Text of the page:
Tabaton M, Gambetti P. (2006) Soluble amyloid-beta in the brain: the scarlet pimpernel. J Alzheimers Dis 9(3 Suppl), 127-32
 Pagano K, Galante D, D'Arrigo C, Corsaro A, Nizzari M, Florio T, Molinari H, Tomaselli S, Ragona L. (2018) Effects of Prion protein on Aβ42 and pyroglutamate-modified AβpΕ3-42 oligomerization and toxicity. Mol Neurobiol Jul 6.[Epub ahead of print]
 Zafar S, Shafiq M, Younas N, Schmitz M, Ferrer I, Zerr I (2017) Prion protein interactome: identifying novel targets in slowly and rapidly progressive forms of Alzheimer's disease. J Alzheimers Dis 59, 265-275.
 Uchiyama K, Muramatsu N, Yano M, Usui T, Miyata H, Sakaguchi S. (2013) Prions disturb post-Golgi trafficking of membrane proteins. Nat Commun 4, 1846.
Reply to: Dr. Oskar Fischer’s Mysterious Little Alzheimer’s Germ
A 2018 study by Tricco et al. ranking the safety and effectiveness of the four leading drugs now taken to enhance concentration, memory, alertness and moods in, found that donepezil (Aricept®) was most likely to effectively improve cognition in patients with Alzheimer’s dementia. However, patients who took donepezil were more likely to experience side effects including nausea, vomiting and diarrhea than those who received a placebo, according to the study, published online in the Journal of the American Geriatrics Society . And an earlier study showed that almost 19% of patients in an Aricept 23 mg daily group discontinued treatment due to side effects . The fact is that as for all conventional drugs used in Alzheimer’s treatment –only a small percentage of AD victims are helped by them. Yet, in both the case of FDA approved and alternative treatments presently available, much can be gleaned by scrutinizing which pathogen or pathogens the bulk of their activity is directed towards. It seems that several compounds said to have effects upon the neuronal systems in Alzheimer’s may also exert influence through other mechanisms, such as antimicrobial actions.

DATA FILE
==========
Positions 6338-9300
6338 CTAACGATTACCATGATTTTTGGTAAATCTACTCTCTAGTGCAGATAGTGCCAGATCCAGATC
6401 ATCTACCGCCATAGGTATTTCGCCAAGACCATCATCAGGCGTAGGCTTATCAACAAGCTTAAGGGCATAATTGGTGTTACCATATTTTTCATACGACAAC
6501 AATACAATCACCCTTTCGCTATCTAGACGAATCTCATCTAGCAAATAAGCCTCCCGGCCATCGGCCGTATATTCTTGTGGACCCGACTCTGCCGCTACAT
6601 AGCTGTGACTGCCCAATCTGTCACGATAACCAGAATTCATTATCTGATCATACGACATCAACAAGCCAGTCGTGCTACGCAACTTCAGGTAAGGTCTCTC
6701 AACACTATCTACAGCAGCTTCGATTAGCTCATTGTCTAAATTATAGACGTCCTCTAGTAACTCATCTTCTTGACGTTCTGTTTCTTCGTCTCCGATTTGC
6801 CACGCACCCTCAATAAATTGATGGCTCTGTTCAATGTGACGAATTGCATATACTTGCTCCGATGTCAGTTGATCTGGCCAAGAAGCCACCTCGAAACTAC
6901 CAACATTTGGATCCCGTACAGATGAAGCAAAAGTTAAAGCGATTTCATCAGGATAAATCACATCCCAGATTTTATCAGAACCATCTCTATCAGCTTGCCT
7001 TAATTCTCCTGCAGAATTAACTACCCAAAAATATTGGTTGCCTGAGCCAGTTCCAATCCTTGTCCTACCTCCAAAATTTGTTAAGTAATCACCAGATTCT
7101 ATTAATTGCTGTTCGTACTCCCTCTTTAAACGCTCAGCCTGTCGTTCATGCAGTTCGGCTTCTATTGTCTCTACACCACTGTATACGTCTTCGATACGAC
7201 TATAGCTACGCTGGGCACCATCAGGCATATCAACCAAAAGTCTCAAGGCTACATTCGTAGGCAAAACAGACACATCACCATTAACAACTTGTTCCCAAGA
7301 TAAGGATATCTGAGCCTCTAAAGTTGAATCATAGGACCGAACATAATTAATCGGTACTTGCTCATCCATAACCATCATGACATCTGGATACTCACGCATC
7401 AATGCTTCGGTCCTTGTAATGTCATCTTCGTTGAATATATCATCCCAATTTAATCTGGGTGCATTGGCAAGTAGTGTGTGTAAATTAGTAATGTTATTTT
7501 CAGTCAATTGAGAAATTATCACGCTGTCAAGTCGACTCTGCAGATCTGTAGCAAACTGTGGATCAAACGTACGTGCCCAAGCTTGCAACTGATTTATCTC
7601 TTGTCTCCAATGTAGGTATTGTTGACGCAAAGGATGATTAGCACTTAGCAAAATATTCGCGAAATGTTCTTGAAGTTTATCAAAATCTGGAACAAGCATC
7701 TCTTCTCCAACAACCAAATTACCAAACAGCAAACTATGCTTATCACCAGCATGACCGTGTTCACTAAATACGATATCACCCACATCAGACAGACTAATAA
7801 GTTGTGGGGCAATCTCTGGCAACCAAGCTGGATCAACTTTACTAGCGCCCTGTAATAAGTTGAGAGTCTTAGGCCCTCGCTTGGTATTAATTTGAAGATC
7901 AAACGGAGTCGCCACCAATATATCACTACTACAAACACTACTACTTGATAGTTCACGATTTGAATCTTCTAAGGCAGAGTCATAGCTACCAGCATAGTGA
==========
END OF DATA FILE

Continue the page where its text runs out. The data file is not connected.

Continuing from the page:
Reference: Broxmeyer L. “Alzheimer’s FDA Approved Drugs & Alternatives: What are They Really Treating?” Current Opinions in Neurological Science 3.1 (2018): 613-623. DOI: 10.5281/zenodo.2247890. https://scientiaricerca.com/srcons/pdf/SRCONS-03-00085.pdf https://scientiaricerca.com/srcons/SRCONS-03-00085.php
Reply to: Dr. Oskar Fischer’s Mysterious Little Alzheimer’s Germ
It is always of critical importance to scrutinize biomedical studies for accuracy, especially those even suggesting benefits of novel applications for widely used medications. An example is a 2018 retrospective Taiwanese study in which Tzeng claims that patients with HSV infections ‘may have’ a 2.56-fold increased risk of developing dementia. Furthermore, and more appropriate to the title of his paper (Anti-herpetic Medications and Reduced Risk of Dementia in Patients with Herpes Simplex Virus Infections-a Nationwide, Population-Based Cohort Study in Taiwan), Tzeng claimed that the usage of anti-herpetic medications was associated with a decreased risk of dementia. However imperfections in the study suggest the need for a more controlled study. For example, in the HSV-group merely 13.7% (1147 in 8362) did not receive anti-herpetic medications.
Also, in January of 2006, Catherine Helmer first published a similar study: Herpes simplex virus, anti-herpetic medication, and dementia: Results from the three-city population-based cohort. But Helmer et al. concluded that their results regarding anti-herpetic medications were “not significant” for lessening dementia. Helmer presented this paper once again, this time for Alzheimer’s & Dementia in July, 2015.
Broxmeyer L, Perry G. Alzheimer’s: Do Anti-Herpetics Reduce the Risk of Dementia and if so, Why? Current Opinions in Neurological Science. 2:6 (2018):594-598. http://scientiaricerca.com/srcons/SRCONS-02-00082.php https://scientiaricerca.com/srcons/pdf/SRCONS-02-00082.pdf
Reply to: Chronic Traumatic Encephalopathy
We appreciate the thought-provoking letter by Dr. Jellinger in response to our original article, Chronic Traumatic Encephalopathy and Neurodegeneration in Contact Sports and American Football. It is only through constructive conversation that the study of CTE in sports can progress. Our manuscript focused primarily on American football, and we certainly omitted several key articles regarding CTE in boxers. As Dr. Jellinger states, many of the early studies of CTE, or “dementia pugilistica”, were conducted in boxers. In fact, these early boxing studies were far ahead of their time, as they foreshadow the same controversies with which we struggle a century later.
Perhaps the most scientifically prescient question raised in the autopsy studies of 20th century boxers is the occurrence of concomitant neurodegenerative pathology. Dr. Jellinger astutely states that early-onset Alzheimer pathology, neurofibrillary degeneration, and numerous comorbidities were all seen in postmortem boxing studies. Fast-forward to the 21st century, many notable studies of CTE in athletes report the same concomitant neuropathology [1-4]. Mixed neurodegenerative pathology was seen in 17 of 50 football players in a 2013 convenience sample , 20 of 21 athletes in a study of the Mayo Clinic Jacksonville Brain Bank, and 32 of 111 athletes in a larger convenience sample. The high prevalence of concomitant neuropathology leaves us with many unanswered questions, the answers to which may drastically alter the narrative of CTE in sports: